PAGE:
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BOISE – Potential tax relief, as well as investments in education and transportation, are on the table after tax revenue blew past projections for the third consecutive month, resulting in a projected $530 million budget surplus, Idaho Gov. Brad Little said Friday.
SALEM – Gov. Kate Brown on Saturday said she would call a second special legislative session this summer to fix a state budget wrecked by the economic fallout from the COVID-19 crisis and wants to use coronavirus relief funds to help support the Black community and working people.
BOISE — A former Idaho budget director has been sentenced to 90 days in jail and 10 years of supervised probation after he pleaded guilty to willfully possessing or accessing child sexually exploitative material.
As the nation enters a third month of economic devastation, the coronavirus is proving ruinous to state budgets, forcing many governments to consider deep cuts to schools, universities, health care and other basic functions that would have been unthinkable just a few months ago.
Rather than thoughtfully address the concerns of doctors, patients, hospitals, insurers, consumers and state and local leaders, the strategy was:
State legislators have eliminated funding for Innovate Washington, an agency created just two years ago by the merger of Sirti and the Washington Technology Center and charged by the Legislature with “growing the state’s innovation economy.” Innovate Washington CEO Kim Zentz said the agency had sought $5.6 million in state funding for the next two years to support operations at existing levels.
OLYMPIA – Gov. Jay Inslee signed a new two-year budget on Sunday, averting a government shutdown that state officials had been planning for in case the new spending plan wasn’t in place by the end of the weekend. The $33.6 billion operating budget was the key item among more than a dozen bills signed by Inslee, just a day after the Legislature adjourned for the year after two overtime legislative sessions.
OLYMPIA – After 153 days, the Washington Legislature decided Saturday it had had enough, even though Gov. Jay Inslee wanted it to do more. In quick succession, the House and Senate passed a $3.6 billion spending plan for large capital construction projects with large majorities from both parties. In less than an hour, legislators adjourned their second special session and headed home.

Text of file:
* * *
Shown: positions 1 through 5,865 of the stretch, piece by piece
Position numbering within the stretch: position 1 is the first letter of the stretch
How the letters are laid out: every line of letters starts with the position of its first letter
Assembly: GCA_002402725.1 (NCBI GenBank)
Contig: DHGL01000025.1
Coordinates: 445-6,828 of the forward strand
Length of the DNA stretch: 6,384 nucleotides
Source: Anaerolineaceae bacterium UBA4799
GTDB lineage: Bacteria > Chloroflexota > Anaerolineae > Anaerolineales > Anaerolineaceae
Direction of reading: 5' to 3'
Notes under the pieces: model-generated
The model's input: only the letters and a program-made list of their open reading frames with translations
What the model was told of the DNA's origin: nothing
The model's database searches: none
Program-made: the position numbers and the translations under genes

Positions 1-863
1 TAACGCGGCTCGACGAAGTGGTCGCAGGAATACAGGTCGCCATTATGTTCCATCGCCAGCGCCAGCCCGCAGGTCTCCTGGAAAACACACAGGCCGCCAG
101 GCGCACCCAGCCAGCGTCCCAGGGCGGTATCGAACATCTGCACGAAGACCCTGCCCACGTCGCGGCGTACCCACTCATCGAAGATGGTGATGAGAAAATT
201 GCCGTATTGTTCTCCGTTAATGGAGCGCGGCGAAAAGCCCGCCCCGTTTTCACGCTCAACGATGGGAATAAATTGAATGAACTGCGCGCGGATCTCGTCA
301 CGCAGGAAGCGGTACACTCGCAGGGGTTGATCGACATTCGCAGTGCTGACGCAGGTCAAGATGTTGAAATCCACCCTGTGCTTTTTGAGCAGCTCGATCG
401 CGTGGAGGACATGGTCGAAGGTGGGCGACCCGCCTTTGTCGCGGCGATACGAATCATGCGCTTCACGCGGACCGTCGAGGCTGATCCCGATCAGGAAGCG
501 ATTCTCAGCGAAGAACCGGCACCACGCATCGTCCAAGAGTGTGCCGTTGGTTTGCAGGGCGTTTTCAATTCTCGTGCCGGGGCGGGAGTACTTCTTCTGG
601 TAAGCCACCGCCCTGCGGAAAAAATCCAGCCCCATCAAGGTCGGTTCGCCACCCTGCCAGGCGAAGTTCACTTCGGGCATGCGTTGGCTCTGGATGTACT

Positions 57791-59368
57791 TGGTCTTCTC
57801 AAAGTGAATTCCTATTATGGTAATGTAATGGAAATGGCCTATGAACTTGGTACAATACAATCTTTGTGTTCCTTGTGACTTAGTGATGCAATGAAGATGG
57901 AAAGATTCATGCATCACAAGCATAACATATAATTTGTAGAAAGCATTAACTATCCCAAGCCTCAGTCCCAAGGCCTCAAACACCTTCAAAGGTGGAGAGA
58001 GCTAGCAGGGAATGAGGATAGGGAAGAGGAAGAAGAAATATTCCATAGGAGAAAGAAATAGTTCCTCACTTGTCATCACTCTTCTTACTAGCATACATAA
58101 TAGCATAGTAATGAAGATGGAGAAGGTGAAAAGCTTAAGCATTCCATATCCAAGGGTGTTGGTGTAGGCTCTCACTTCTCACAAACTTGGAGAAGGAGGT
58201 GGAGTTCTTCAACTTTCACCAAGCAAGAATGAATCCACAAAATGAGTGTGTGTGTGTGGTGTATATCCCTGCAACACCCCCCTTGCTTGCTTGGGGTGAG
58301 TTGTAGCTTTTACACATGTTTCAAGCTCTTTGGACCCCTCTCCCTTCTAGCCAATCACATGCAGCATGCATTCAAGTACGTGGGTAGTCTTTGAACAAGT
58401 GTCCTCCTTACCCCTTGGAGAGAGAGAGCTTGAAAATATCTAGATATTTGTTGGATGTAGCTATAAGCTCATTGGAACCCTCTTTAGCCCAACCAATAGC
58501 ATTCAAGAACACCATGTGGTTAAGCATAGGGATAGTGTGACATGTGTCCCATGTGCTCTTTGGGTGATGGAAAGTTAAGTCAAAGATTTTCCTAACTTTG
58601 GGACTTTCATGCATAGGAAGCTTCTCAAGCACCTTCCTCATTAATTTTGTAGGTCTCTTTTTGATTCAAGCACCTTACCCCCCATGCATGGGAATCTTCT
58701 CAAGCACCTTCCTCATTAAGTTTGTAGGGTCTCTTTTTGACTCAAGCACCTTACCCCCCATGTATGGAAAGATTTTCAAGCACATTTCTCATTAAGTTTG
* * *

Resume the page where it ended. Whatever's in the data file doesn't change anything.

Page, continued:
There are things one learns after 153 days watching the Legislature. Well, technically not 153 days of watching, because there were big stretches of time in the 105-day regular session, the 30-day first special session and the 18-day second special session that there really was no Legislature to watch. Most of the honorables had gone home, and the few leaders and budget negotiators were squirreled away from the prying eyes of the public. But even when they were gone, there were lessons to be learned. Such as:
OLYMPIA – The state Senate on Saturday approved a budget plan similar to a proposal the chamber passed earlier this year during the regular session, but made some concessions on revenue if certain reform bills are passed. The budget passed on a 25-23 vote.
OLYMPIA – House Democrats offered to trim spending and drop many proposals on taxes as part of a compromise they say would allow the Washington Legislature to pass a 2013-15 operating budget before time runs out in the special session. The $33.6 billion plan for the next biennium spends an extra $700 million on public schools in an attempt to meet a state Supreme Court mandate, although that’s less than their leaders proposed at the beginning of the year.
SEATTLE – Students heading off to college in Washington next fall will have to wait awhile to find out how much tuition they’ll be paying. Since the Legislature went home without finishing the state budget, no one is sure whether Washington students will be getting a tuition increase, a cut, or neither. All three ideas have been proposed this year.